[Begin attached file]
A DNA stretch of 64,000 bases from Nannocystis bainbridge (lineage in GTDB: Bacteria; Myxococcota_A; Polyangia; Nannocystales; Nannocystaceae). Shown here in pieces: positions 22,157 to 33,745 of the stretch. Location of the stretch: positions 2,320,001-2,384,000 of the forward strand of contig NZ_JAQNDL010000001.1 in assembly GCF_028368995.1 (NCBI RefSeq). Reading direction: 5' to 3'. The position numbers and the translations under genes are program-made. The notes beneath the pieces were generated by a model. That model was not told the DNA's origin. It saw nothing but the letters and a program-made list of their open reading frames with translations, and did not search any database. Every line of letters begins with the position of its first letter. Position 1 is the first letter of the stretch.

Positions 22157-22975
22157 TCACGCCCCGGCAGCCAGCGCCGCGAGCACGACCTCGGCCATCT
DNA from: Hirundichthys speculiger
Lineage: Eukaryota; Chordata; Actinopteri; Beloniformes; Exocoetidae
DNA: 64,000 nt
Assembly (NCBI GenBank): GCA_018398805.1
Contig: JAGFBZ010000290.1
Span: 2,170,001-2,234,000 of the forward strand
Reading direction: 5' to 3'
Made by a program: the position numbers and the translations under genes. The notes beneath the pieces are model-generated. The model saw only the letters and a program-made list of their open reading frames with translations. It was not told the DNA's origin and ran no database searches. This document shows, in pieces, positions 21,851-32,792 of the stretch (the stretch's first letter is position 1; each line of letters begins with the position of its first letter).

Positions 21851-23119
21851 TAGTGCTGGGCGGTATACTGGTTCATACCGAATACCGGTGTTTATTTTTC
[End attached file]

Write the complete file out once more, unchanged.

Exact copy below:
A DNA stretch of 64,000 bases from Nannocystis bainbridge (lineage in GTDB: Bacteria; Myxococcota_A; Polyangia; Nannocystales; Nannocystaceae). Shown here in pieces: positions 22,157 to 33,745 of the stretch. Location of the stretch: positions 2,320,001-2,384,000 of the forward strand of contig NZ_JAQNDL010000001.1 in assembly GCF_028368995.1 (NCBI RefSeq). Reading direction: 5' to 3'. The position numbers and the translations under genes are program-made. The notes beneath the pieces were generated by a model. That model was not told the DNA's origin. It saw nothing but the letters and a program-made list of their open reading frames with translations, and did not search any database. Every line of letters begins with the position of its first letter. Position 1 is the first letter of the stretch.

Positions 22157-22975
22157 TCACGCCCCGGCAGCCAGCGCCGCGAGCACGACCTCGGCCATCT
DNA from: Hirundichthys speculiger
Lineage: Eukaryota; Chordata; Actinopteri; Beloniformes; Exocoetidae
DNA: 64,000 nt
Assembly (NCBI GenBank): GCA_018398805.1
Contig: JAGFBZ010000290.1
Span: 2,170,001-2,234,000 of the forward strand
Reading direction: 5' to 3'
Made by a program: the position numbers and the translations under genes. The notes beneath the pieces are model-generated. The model saw only the letters and a program-made list of their open reading frames with translations. It was not told the DNA's origin and ran no database searches. This document shows, in pieces, positions 21,851-32,792 of the stretch (the stretch's first letter is position 1; each line of letters begins with the position of its first letter).

Positions 21851-23119
21851 TAGTGCTGGGCGGTATACTGGTTCATACCGAATACCGGTGTTTATTTTTC